Twin Falls is somewhat of a misnomer of a title for this waterfall. Wilson Creek drains from the Ashland Lakes, which occupy a flat(ish) plateau beween Mount Pilchuck and Bald Mountain south of the Mountain Loop Highway. This plateau was formed thanks to a tongue of the Cordilleran Ice Sheet extending across the ridge during the last ice age. Meltwater from the glacier lobe flowed south and scoured out a narrow notch in the valley. As it thundered downhill it carved a deep pothole in the bedrock and after the ice retreated and Wilson Creek took the place of the former river, it filled up the pothole forming tiny Twin Falls Lake, with the lacy veil of 138 foot Twin Falls plunging directly into it.
Because Wilson Creek is essentially fed by two small lakes and some swampland upstream from the falls, it will exhibit significant seasonal fluctuation in volume, ranging from a fairly powerful plunge during the spring to a very delicate plume in the autumn. As such the falls are not really worth visiting after the end of July outside of heavy snow years.
- Twin Falls is the Official name of this waterfall.
- Known Alternate Names: Upper Twin Falls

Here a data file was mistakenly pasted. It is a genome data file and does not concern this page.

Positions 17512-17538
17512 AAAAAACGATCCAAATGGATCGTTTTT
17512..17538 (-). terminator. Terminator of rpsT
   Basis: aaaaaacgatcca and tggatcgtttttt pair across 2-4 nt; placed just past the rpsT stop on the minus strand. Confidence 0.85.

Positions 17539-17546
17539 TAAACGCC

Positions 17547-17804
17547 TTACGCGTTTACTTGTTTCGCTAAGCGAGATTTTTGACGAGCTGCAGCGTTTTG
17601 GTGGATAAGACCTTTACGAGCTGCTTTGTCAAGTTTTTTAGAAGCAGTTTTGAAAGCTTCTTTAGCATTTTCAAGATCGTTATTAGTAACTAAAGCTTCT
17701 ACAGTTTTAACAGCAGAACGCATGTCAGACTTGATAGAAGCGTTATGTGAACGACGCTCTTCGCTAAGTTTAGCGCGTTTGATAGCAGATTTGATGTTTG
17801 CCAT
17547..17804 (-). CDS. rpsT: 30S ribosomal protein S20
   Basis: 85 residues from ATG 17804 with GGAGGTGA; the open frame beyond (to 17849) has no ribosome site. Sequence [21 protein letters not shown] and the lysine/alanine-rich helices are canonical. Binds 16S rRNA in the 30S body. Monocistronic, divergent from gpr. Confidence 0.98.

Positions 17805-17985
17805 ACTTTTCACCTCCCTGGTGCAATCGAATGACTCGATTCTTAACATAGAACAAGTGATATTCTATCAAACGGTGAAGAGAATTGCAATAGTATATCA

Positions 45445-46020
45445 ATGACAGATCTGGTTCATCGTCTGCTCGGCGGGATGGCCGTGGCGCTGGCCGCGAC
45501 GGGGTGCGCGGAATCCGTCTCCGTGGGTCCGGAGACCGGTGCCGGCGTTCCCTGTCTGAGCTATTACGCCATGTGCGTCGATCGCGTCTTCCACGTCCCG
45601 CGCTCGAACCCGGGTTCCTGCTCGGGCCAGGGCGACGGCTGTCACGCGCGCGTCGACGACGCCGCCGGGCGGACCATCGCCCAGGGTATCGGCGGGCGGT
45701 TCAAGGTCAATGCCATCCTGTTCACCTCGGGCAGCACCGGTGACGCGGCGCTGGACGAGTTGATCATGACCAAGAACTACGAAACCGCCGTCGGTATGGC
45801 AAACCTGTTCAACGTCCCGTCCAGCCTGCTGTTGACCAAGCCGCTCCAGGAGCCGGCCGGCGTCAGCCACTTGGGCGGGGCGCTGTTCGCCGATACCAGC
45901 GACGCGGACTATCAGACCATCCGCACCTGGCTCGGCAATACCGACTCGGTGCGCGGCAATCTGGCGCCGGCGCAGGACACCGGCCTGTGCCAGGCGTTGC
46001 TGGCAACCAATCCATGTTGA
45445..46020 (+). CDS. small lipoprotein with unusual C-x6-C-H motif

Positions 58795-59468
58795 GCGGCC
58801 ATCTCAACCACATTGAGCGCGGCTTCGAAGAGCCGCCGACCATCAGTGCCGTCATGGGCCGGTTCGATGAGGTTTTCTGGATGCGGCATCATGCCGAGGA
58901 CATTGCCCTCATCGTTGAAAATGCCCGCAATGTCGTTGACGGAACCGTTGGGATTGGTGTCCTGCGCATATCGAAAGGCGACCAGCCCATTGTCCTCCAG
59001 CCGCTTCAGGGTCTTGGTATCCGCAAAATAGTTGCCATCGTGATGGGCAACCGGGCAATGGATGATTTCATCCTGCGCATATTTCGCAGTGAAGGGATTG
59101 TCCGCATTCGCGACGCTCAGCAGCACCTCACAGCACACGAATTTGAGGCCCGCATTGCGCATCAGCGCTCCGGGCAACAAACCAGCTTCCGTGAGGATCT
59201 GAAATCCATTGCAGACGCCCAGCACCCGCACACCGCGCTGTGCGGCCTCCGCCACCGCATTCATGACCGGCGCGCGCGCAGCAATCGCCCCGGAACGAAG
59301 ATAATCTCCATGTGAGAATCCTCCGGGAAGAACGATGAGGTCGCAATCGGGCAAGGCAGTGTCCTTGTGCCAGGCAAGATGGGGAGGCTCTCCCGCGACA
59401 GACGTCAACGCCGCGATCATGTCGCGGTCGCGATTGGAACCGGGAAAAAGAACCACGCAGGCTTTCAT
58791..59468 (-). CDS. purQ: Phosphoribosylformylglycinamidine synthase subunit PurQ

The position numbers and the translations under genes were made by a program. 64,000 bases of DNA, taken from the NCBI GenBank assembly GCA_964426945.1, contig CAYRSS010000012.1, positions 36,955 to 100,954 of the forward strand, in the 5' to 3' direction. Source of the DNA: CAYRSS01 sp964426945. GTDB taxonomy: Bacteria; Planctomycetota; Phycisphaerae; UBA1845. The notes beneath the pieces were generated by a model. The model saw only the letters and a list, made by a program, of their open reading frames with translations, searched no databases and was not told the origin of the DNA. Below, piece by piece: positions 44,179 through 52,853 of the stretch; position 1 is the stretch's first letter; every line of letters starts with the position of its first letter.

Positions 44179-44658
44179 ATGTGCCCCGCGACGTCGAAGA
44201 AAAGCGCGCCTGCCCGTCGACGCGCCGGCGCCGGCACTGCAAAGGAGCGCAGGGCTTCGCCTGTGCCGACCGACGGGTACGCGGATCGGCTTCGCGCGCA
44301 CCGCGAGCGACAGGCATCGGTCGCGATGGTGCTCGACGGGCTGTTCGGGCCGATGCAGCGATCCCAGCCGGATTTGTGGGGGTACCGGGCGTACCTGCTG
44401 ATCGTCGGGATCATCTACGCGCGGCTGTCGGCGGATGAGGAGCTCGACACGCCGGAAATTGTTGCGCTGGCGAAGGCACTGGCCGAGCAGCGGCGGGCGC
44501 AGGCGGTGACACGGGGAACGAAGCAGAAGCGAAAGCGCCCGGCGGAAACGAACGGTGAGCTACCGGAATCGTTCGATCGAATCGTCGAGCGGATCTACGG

The naming of Twin Falls and its lake is almost a Chicken-or-Egg scenario. Twin Falls Lake was named for the presence of waterfalls on Wilson Creek plunging both into and out of the lake. The USGS however only distinguishes the falls dropping into the lake as Twin Falls, instead of referring to them collectively as the name would suggest. We find this to be the most logical convention as well, since the linear distance between the two falls is considerable thanks to the presence of the lake. So ultimately Twin Falls is not at all an accurate name for this waterfall itself, but it would essentially be heresy to change it to anything else.
Starting in the town of Granite Falls, drive east along the Mountain Loop Highway for 16 1/4 miles and turn right onto FSR # 4020, signed for Boardman Lake, Ashland Lakes and Pinnacle Lake. Follow road 4020 for 2 3/4 miles then make a sharp right onto FSR # 4021, again signed for Ashland Lakes and Pinnacle Lake. Follow road 4021 for 1.4 miles then bear left at the sign for the Ashland Lakes trailhead and proceed less than 1000 feet further to the parking area. The Ashland Lakes trail beings along an old roadbed and climbs moderately to the Ashland Lakes basin. At all trail junctions stay to the right (the exceptions being trails leading to campsites). After 2.5 miles the trail to Twin Falls Lake will head right, crossing Wilson Creek shortly and becoming steeper and brushier as it descends another mile to Twin Falls Lake and the falls. As of May 2011 the trail between Lower Ashland Lake and Twin Falls Lake was closed due to several collapsed bridges.